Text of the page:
Sen. Kim Pate, who sponsored many of the changes and who has been a lifelong advocate for prisoners’ rights, said she remains optimistic the Liberal government will accept the revisions.

But if the changes that would have judges examine isolation decisions are not accepted, she said it will remain unconstitutional.

“I think the amendments will be recognized for what they are — that they actually strengthen the legislation, they help the government pursue their very laudable stated objectives of the bill and my hope is that they will be accepted.”

Goodale’s spokesperson, Scott Bardsley, said the minister will announce the government’s response to the Senate’s amendments within days.

But he also said the minister vigorously disagrees that Bill C-83 just preserves solitary confinement under a different name, and stressed the new intervention units will be qualitatively different: inmates will be legally entitled to meaningful human contact every day, and programs and rehabilitation will be provided.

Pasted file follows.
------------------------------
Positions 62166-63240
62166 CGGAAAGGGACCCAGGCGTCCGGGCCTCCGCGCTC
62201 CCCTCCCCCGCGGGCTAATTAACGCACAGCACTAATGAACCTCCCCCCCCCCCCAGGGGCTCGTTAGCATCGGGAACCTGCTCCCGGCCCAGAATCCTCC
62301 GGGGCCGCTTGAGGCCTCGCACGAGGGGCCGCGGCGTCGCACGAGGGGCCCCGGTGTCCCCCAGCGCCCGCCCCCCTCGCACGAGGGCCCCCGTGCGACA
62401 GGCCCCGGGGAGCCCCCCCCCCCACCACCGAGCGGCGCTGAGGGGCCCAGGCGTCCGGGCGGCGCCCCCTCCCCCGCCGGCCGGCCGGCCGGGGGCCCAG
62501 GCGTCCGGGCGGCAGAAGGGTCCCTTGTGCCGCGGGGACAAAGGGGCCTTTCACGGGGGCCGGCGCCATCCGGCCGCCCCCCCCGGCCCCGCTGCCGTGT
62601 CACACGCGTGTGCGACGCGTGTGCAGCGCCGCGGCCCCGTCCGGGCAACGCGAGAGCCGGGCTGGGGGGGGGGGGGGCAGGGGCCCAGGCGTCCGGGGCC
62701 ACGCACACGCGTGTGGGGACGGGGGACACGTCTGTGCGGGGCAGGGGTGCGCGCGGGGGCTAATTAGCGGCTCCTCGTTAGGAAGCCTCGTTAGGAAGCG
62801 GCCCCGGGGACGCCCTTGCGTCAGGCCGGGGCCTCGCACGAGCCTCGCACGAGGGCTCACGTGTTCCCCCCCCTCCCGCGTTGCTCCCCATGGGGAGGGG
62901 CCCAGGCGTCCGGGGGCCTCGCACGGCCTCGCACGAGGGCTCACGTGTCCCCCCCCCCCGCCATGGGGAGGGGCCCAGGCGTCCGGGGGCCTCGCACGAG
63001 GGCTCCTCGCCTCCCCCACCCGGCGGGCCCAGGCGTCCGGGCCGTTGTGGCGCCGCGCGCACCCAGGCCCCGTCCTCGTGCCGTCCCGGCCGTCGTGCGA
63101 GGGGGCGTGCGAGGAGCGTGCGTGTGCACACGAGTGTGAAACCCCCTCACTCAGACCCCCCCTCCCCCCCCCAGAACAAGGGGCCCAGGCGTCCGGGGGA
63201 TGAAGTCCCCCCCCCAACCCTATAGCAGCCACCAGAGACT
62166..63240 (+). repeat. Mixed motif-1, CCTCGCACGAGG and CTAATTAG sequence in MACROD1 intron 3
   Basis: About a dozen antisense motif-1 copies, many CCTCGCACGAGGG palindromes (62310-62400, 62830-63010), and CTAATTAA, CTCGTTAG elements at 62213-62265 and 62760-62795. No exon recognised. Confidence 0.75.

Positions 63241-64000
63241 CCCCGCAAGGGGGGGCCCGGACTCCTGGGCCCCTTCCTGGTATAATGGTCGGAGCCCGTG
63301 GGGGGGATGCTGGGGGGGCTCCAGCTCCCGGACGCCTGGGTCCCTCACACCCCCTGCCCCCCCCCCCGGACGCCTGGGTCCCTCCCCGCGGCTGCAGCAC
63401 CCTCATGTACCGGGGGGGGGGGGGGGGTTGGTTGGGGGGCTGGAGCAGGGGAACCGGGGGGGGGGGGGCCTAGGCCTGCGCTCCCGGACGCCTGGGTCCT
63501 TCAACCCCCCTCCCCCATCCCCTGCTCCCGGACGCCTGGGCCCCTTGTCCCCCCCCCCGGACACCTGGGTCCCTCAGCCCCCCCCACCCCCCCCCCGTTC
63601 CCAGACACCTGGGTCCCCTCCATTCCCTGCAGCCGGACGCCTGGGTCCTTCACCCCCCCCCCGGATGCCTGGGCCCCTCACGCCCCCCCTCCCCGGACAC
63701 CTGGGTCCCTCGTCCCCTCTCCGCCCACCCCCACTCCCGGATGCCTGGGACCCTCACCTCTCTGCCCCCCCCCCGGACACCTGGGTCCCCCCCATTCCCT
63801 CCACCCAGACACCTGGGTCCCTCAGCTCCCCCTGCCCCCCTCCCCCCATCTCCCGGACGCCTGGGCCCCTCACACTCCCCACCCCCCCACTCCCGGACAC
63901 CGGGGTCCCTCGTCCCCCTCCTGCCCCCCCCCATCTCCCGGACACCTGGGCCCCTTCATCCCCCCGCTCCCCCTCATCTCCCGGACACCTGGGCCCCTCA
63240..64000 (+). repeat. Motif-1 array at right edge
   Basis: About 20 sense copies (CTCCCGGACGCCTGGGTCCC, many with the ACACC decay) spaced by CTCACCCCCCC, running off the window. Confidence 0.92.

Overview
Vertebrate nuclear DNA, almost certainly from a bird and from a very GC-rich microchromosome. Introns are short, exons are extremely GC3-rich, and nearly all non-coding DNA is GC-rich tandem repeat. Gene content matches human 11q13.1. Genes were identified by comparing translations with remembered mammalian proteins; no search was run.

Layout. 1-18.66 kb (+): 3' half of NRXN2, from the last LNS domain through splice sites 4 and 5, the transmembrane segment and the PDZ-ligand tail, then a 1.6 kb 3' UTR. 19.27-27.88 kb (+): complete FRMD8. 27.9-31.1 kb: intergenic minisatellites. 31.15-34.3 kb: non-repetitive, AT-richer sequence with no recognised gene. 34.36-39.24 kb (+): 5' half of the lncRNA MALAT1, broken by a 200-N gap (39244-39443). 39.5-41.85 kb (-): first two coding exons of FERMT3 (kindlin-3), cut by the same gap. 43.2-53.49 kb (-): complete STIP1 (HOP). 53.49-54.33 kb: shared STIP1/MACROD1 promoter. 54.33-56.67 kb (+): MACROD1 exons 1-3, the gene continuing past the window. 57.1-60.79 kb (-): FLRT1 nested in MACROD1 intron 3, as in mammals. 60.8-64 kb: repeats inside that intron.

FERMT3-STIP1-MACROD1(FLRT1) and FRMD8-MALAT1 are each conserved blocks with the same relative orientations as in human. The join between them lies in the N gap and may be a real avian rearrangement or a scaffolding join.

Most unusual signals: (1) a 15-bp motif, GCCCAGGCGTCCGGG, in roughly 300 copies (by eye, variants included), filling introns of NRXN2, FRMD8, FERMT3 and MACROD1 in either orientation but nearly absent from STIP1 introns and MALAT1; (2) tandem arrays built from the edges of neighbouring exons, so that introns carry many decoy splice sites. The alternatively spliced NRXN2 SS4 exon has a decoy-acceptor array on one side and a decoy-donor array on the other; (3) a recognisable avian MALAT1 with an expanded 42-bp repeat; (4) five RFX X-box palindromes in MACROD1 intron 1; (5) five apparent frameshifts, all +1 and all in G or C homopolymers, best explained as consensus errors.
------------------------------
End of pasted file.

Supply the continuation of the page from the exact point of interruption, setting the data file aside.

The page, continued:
As for judicial oversight, Bardsley said having isolation decisions reviewed by judges on a routine basis “would be a considerable and unnecessary burden on the court system.”

“C-83 not only creates a new way of managing inmates who need to be separated for safety reasons, it also creates meaningful external review of those placements,” Bardsley said.

Independent external decision-makers will be added to review cases if inmates don’t get their minimum hours out of their cells or minimum hours of meaningful human contact within a prescribed time period.

Teresa Wright, The Canadian Press

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Crime

Ontario doctor alleged to have killed 4 people around same date in 2021: documents

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HAWKESBURY, Ont. — Court documents allege an eastern Ontario doctor killed four people around the same date in 2021.

Dr. Brian Nadler was initially charged with first-degree murder last year in the death of 89-year-old Albert Poidinger at the Hawkesbury and District General Hospital.

At the time, police said they were investigating the doctor in connection with several other deaths at the hospital.